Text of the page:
William Alexander Watt (23 November 1871 – 13 September 1946) was an Australian politician who was the 24th Premier of Victoria, and later a leading federal politician and Speaker of the House of Representatives.
He also acted as Prime Minister of Australia from April 1918 until August 1919, during Billy Hughes’ service in the Imperial War Cabinet and attendance at the Versailles peace conference.
Watt was born at Barfold, near Kyneton, and was educated at Errol Street State School.
He became a newsboy, worked for an ironmongery and a tannery, later as a clerk and an accountant and then went into business as a grain merchant in North Melbourne. He married Florence Carrighan in 1894, but she died in childbirth in 1896.
In 1907, he married Emily Helena Seismann and they eventually had five children.
He became active in the Australian Natives’ Association, a lobby group of Australian-born liberals who supported Australian federation and other causes. He was closely associated with the Victorian liberal leader Alfred Deakin.
In 1897 Watt was elected to the Victorian Legislative Assembly for North Melbourne, defeating Labor’s George Prendergast (another future Premier), but at the 1900 election Prendergast recaptured the seat.
In 1902 he was returned for the safe liberal seat of East Melbourne, holding that seat until 1904, when he shifted to Essendon.
In 1899 he became Postmaster-General in the short-lived government of Allan McLean, then sat out Thomas Bent’s government, returning to office under John Murray in 1909 as Treasurer, a post he held until 1912.
By that time he was leader of the “urban” faction of the Liberal Party, opposed to Murray’s rural-dominated government. When Murray resigned as Premier on 12 May, Watt succeeded him.
In December 1913 the rural faction, now led by Donald McLeod, moved a successful no-confidence motion in Watt’s government, with Labor support. McLeod expected to become Premier, but instead the acting Governor, Sir John Madden, sent for the Labor leader, George Elmslie, who formed Victoria’s first Labor government.
This forced the Liberal factions to re-unite, and a few days later Elmslie was duly voted out and Watt resumed office. Frustrated by his inability to overcome the factionalism of the Victorian Liberals and pass any effective legislation, Watt resigned as Premier in June 1914, allowing Sir Alexander Peacock to re-assume the Liberal leadership.
At the 1914 federal election Watt was elected Liberal member for the seat of Balaclava. He became a leading member of the Nationalist Party when it was formed in 1916 under the leadership of Billy Hughes, and in 1917 he was appointed Minister for Works and Railways in the Hughes Government.
By now he had moved away from his earlier liberalism and was regarded as a hard-line conservative.
In March 1918 Watt was appointed Treasurer, and became in effect Hughes’s deputy. When Hughes left Australia for London in April, Watt became Acting Prime Minister, a position he held until Hughes returned from the Versailles peace conference in August 1919. During this period he also had the portfolio of Trade and Customs.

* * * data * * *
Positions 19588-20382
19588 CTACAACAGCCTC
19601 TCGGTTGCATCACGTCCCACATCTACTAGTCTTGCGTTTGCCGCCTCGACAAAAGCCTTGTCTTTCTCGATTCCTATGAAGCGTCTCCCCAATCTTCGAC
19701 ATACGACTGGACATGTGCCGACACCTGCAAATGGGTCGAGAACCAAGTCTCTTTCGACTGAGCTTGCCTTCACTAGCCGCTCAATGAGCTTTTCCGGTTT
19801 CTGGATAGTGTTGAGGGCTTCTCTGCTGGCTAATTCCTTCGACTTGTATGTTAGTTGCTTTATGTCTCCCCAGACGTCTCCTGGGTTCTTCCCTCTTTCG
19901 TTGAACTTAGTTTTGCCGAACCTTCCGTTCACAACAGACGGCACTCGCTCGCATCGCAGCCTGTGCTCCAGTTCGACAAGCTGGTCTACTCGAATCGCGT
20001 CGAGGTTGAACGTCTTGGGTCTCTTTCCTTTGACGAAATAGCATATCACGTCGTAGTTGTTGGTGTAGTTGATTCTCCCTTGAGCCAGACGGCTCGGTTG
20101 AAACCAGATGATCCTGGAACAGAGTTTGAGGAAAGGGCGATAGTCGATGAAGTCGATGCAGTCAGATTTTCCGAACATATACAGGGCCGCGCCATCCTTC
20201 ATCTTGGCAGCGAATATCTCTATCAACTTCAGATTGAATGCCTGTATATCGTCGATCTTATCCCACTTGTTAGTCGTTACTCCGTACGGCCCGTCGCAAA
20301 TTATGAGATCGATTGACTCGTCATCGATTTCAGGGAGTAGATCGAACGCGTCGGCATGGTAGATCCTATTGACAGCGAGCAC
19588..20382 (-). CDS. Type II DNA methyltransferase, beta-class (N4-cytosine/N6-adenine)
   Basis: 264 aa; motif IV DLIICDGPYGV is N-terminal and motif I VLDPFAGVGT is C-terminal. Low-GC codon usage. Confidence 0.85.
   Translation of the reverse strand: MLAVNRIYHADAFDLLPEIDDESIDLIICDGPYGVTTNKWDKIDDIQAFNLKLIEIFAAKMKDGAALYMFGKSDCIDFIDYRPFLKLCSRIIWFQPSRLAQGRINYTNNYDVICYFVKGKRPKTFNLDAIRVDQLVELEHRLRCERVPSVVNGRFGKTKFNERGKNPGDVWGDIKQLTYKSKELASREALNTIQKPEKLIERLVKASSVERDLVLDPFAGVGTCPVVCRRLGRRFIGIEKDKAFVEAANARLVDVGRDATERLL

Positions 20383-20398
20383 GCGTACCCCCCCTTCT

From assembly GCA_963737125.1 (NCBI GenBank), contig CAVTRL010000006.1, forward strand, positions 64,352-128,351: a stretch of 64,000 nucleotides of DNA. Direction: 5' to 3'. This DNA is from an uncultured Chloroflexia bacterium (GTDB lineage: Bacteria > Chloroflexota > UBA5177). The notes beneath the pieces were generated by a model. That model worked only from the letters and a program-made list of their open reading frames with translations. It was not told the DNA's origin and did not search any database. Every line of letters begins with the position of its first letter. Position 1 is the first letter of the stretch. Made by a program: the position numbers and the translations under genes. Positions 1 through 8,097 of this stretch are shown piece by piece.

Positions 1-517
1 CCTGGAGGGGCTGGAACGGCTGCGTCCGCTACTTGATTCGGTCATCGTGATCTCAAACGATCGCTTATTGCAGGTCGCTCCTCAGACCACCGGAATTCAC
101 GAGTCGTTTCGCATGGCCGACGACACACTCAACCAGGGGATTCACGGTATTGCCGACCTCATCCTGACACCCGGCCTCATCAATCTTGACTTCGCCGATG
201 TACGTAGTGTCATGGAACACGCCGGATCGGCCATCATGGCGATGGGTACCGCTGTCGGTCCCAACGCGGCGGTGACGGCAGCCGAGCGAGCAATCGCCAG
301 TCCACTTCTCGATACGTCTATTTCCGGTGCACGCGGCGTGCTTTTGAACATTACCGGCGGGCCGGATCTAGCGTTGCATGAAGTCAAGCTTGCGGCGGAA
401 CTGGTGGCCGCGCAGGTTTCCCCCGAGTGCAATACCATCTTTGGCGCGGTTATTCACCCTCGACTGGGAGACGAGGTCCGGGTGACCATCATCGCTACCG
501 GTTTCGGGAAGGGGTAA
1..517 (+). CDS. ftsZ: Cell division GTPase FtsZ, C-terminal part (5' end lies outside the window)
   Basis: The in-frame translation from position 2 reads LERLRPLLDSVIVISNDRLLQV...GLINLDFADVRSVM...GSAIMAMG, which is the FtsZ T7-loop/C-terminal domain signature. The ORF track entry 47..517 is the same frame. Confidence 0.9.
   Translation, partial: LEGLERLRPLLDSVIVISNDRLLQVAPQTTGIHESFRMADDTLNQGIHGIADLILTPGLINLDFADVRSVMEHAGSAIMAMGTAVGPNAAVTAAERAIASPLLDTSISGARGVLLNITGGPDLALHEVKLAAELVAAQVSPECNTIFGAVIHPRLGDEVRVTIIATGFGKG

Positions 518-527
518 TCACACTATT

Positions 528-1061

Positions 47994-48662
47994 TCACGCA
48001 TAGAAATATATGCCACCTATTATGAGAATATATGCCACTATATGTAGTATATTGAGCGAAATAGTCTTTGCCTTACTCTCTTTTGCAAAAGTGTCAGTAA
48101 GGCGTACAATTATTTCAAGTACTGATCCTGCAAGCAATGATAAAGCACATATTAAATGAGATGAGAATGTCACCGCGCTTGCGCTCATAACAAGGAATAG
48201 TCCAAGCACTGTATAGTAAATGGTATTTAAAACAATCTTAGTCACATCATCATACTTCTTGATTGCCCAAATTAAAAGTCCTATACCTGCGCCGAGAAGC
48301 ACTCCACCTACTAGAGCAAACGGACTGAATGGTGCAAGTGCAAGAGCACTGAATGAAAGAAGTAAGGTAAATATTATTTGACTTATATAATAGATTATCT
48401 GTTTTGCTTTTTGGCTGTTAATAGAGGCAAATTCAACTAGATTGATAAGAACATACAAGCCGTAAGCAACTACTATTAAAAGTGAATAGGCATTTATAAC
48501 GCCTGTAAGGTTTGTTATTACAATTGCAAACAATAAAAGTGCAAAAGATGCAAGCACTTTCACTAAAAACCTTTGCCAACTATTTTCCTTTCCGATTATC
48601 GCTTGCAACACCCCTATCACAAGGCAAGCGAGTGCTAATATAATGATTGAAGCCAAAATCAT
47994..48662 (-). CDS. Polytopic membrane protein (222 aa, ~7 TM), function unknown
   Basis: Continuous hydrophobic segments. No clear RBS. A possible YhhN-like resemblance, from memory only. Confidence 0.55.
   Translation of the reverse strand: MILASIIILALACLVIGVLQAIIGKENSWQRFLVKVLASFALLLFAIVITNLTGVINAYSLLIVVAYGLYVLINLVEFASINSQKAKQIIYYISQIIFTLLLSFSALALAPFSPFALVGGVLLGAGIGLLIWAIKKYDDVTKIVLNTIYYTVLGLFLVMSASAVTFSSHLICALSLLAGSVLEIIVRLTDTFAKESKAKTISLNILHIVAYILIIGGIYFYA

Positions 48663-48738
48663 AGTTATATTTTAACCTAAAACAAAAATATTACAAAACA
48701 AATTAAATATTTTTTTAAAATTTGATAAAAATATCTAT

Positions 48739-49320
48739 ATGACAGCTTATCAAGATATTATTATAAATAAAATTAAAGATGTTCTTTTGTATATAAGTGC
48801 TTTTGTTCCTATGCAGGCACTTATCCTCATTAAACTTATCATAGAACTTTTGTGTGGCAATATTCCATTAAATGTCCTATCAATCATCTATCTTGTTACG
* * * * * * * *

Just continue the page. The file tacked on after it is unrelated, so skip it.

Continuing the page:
For his service as Acting Prime Minister, Watt was appointed to the Imperial Privy Council in the 1920 New Year Honours, entitling him to the style “The Right Honourable”.
He was a trusted figure in Melbourne business circles and shared the dissatisfaction that most conservatives felt at the increasingly erratic and autocratic way Hughes ran the government. He also disliked Hughes personally and felt that Hughes had not acknowledged his efforts as Acting Prime Minister.
Although he remained loyal in public, he was keen to leave Hughes’s ministry. He was seen by many as Hughes’s likely successor.
In April 1920 Hughes dispatched Watt to London on a financial mission. Watt was in poor health and his suspicion that Hughes was trying to get him out of the way was aggravated by Hughes’s habit of communicating directly with the British government over the head of Watt, supposedly his representative.
Watt was appointed Australia’s representative at the Spa Conference on reparations, but when Hughes cabled that Watt was not to agree to anything without consulting him, Watt complained that he was being treated like “a telegraph messenger.” After an acrimonious exchange of cables, Watt resigned as Treasurer and returned to Australia.
Watt spent the next two years on the back bench. At the 1922 elections he supported rebel former Liberals in Victoria who opposed Hughes and stood against Nationalist candidates: one of these, John Latham, won the seat of Kooyong from the Nationalist member. After the elections, the newly formed Country Party held the balance of power, and used it to force Hughes’s resignation.
But Watt was passed over for leadership of the new coalition government in favour of the Treasurer, Stanley Bruce. As a consolation prize Watt was elected Speaker, a position he held until 1926. He retired in 1929.
Watt was chairman of a several companies based from his base in Collins House, including the Silverton Tramway Company and Qantas. He was partly disabled by a stroke in 1937 and died in his home in Toorak and was survived by his wife, two sons and three daughters.